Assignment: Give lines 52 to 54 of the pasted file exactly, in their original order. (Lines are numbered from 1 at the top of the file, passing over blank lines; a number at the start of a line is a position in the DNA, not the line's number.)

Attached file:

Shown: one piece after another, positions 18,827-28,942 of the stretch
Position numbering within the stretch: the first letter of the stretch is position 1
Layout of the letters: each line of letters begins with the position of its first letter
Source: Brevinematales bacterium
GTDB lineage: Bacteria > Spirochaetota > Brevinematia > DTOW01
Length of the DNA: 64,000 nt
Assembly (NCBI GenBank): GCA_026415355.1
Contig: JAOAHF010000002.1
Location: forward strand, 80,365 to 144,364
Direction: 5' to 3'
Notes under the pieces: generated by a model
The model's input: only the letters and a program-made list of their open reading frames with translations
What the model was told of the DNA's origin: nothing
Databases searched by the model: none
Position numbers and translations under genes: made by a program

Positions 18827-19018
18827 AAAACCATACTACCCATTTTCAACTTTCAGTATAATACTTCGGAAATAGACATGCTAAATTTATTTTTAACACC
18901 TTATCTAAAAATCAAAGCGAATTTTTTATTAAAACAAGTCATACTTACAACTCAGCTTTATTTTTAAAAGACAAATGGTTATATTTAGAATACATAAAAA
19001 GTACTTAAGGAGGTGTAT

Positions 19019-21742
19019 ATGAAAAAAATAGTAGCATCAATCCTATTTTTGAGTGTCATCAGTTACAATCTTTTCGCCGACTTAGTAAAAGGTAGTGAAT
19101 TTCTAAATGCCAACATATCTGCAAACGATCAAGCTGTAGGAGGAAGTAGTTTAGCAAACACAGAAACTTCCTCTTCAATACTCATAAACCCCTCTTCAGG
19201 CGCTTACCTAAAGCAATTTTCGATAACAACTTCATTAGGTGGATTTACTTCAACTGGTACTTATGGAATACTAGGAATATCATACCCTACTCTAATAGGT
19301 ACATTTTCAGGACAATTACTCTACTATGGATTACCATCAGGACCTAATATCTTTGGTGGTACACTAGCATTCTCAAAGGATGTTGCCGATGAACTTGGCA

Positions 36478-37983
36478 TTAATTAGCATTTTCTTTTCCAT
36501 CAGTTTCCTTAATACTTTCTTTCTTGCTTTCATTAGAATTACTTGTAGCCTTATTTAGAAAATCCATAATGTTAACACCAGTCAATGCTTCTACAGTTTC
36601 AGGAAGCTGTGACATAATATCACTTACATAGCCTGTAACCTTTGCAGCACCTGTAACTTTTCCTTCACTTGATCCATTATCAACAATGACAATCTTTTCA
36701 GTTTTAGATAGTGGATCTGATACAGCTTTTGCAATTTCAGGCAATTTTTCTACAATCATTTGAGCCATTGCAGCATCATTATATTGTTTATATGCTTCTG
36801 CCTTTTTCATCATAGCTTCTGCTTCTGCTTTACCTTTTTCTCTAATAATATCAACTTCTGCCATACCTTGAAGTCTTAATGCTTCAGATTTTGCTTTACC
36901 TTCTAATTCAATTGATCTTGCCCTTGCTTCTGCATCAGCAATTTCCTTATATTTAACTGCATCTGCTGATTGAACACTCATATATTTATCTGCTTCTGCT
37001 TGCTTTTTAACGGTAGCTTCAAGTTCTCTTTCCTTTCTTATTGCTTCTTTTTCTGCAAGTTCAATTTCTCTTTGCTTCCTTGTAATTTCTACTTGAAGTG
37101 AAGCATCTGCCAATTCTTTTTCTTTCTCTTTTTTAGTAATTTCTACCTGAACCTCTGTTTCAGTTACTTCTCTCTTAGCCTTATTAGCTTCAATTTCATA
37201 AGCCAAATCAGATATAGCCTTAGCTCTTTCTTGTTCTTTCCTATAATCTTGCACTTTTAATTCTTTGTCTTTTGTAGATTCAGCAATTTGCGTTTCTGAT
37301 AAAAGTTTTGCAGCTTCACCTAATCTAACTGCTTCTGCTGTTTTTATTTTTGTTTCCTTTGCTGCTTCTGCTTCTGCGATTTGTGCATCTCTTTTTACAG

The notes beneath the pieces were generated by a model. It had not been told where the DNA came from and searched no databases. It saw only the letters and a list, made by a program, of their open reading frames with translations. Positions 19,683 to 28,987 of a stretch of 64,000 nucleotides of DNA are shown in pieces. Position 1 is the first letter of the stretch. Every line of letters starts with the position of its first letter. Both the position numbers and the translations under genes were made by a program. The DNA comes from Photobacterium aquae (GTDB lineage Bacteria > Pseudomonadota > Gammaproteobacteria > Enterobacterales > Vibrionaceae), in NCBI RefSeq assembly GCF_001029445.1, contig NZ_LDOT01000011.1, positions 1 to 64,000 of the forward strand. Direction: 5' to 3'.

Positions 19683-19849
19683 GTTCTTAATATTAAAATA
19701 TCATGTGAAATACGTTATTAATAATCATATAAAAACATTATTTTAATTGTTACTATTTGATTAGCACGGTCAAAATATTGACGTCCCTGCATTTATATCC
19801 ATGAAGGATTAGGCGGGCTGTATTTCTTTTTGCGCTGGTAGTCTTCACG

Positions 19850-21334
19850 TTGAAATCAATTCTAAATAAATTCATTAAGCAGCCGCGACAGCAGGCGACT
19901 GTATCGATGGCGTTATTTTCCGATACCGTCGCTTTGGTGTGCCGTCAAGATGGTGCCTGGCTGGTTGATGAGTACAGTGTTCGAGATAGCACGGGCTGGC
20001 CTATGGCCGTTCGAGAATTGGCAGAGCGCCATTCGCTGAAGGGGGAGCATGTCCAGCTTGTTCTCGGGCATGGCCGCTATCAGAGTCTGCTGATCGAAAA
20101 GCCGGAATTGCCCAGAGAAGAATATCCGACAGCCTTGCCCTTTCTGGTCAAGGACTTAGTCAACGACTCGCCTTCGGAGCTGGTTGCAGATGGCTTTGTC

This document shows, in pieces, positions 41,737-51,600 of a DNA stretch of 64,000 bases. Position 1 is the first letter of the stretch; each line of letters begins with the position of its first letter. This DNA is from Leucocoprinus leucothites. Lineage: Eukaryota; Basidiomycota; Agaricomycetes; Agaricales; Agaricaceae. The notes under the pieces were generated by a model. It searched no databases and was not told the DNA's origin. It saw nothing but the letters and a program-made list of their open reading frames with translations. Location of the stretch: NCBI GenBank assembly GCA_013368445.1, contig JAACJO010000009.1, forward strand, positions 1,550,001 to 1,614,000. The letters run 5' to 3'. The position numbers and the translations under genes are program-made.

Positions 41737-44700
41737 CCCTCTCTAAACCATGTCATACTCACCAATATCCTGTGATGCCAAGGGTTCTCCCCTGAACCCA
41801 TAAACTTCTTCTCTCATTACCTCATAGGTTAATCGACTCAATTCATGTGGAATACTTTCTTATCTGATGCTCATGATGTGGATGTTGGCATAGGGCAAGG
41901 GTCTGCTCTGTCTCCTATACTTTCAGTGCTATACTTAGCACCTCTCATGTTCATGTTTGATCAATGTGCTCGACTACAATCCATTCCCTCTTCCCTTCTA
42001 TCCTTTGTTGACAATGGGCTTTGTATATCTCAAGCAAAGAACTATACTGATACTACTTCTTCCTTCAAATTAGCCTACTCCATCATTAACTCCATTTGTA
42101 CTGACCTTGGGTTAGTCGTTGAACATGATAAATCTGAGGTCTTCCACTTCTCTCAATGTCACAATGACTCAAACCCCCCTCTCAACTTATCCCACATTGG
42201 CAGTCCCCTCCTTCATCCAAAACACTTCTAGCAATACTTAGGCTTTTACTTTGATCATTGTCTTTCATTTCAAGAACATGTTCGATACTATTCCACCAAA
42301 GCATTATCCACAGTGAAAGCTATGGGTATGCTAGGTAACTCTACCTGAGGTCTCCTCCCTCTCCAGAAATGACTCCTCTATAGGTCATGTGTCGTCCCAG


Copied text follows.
42101 CTGACCTTGGGTTAGTCGTTGAACATGATAAATCTGAGGTCTTCCACTTCTCTCAATGTCACAATGACTCAAACCCCCCTCTCAACTTATCCCACATTGG
42201 CAGTCCCCTCCTTCATCCAAAACACTTCTAGCAATACTTAGGCTTTTACTTTGATCATTGTCTTTCATTTCAAGAACATGTTCGATACTATTCCACCAAA
42301 GCATTATCCACAGTGAAAGCTATGGGTATGCTAGGTAACTCTACCTGAGGTCTCCTCCCTCTCCAGAAATGACTCCTCTATAGGTCATGTGTCGTCCCAG